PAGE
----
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The structure of erastin-bound xCT–4F2hc complex reveals molecular mechanisms underlying erastin-induced ferroptosis
Renhong Yan1,8,† , Enjun Xie2,3,† , Yaning Li4,† , Jin Li2,3,† , Yuanyuan Zhang1 , Ximin Chi1 , Xueping Hu5 , Lei Xu6 , Tingjun Hou5 , Brent R. Stockwell7 , Junxia Min2,* , Qiang Zhou1,* , Fudi Wang2,3,*1Westlake Laboratory of Life Sciences and Biomedicine, Key Laboratory of Structural Biology of Zhejiang Province, Institute of Biology, Westlake Institute for Advanced Study, School of Life Sciences, Westlake University, Hangzhou, Zhejiang, China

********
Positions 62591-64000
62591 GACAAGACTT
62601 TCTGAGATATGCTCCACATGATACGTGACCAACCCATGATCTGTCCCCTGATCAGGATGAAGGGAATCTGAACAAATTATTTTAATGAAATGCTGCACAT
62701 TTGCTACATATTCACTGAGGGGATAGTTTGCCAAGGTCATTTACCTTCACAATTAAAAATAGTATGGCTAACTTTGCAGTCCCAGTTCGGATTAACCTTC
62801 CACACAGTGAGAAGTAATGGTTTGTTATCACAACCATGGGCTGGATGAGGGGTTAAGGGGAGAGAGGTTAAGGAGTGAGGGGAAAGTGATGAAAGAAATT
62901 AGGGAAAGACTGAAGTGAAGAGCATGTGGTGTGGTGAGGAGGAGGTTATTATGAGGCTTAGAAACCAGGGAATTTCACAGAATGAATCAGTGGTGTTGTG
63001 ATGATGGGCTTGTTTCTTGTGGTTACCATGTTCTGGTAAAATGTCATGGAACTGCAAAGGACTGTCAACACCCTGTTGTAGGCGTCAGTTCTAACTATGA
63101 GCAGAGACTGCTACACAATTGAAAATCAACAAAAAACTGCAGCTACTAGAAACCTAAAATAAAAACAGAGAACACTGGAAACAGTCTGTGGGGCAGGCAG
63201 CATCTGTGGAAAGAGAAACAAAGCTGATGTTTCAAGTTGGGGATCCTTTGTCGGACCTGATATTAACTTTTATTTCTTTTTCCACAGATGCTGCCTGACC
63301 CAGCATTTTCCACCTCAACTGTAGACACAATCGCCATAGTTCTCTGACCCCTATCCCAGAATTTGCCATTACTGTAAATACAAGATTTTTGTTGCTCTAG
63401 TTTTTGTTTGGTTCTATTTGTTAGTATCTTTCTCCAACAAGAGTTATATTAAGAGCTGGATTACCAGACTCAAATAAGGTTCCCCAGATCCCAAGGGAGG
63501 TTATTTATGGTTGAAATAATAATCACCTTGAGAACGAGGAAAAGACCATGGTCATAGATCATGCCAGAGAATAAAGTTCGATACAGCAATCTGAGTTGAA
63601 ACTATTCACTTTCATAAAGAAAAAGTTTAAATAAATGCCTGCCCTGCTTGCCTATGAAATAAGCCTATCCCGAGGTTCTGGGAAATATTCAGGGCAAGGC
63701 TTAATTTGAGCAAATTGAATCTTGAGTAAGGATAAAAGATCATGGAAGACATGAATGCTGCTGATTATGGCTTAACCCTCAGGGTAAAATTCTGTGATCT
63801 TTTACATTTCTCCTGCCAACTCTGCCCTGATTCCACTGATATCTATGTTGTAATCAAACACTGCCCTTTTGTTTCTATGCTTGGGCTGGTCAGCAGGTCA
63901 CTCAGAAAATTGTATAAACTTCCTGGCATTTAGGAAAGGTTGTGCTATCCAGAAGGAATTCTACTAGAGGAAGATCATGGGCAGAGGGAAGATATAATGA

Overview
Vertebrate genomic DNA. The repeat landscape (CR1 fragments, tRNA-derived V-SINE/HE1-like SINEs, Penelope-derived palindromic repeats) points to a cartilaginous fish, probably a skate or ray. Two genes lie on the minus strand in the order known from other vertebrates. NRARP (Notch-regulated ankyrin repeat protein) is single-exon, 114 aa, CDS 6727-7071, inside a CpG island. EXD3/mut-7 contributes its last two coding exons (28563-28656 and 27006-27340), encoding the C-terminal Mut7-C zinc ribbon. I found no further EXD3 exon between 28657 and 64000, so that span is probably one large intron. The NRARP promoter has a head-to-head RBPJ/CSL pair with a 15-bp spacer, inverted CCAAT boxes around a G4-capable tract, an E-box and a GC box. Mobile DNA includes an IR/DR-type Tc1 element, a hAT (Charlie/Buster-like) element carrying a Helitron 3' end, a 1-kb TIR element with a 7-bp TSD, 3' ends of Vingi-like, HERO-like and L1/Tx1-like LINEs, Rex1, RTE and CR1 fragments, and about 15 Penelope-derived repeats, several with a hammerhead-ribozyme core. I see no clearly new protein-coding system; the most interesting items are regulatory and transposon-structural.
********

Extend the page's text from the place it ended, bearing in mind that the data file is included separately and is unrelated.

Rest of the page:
Ferroptosis is an iron-dependent, non-apoptotic form of regulated cell death characterized by an accumulation of lipid- derived reactive oxygen species (ROS). The small-molecule compound erastin induces ferroptosis via inhibiting the cystine-glutamate antiporter system xc–, which consists of two subunits, namely the light chain xCT and the heavy chain 4F2hc (encoded by the SLC7A11 and SLC3A2 genes, respectively).1,2,3,4 Recent studies have shown that xCT (SLC7A11) regulates ferroptosis in liver fibrosis, cardiomyopathy, and numerous other pathophysiological processes.5,6,7,8 The complex formed by xCT and 4F2hc has also been suggested as a possible therapeutic target for cancer, as it is overexpressed in a wide variety of cancer types; moreover, inhibiting xCT impairs cystine uptake, causing an accumulation of ROS and suppressing tumor growth.9,10 However, the underlying molecular mechanisms remain unknown. Here, we overexpressed and then co-purified human xCT and 4F2hc, finding that they form a stable complex (Fig. 1a). To test whether this purified complex is functional, we then reconstituted the complex into liposomes and performed a counter-flow assay. We found that the wild-type (WT) xCT–4F2hc complex mediates the exchange of cystine and glutamate — measured as the uptake of 14C-labeled cystine — and this activity was significantly reduced by the system xc– inhibitors, erastin and sulfasalazine (Supplementary information, Fig. S1).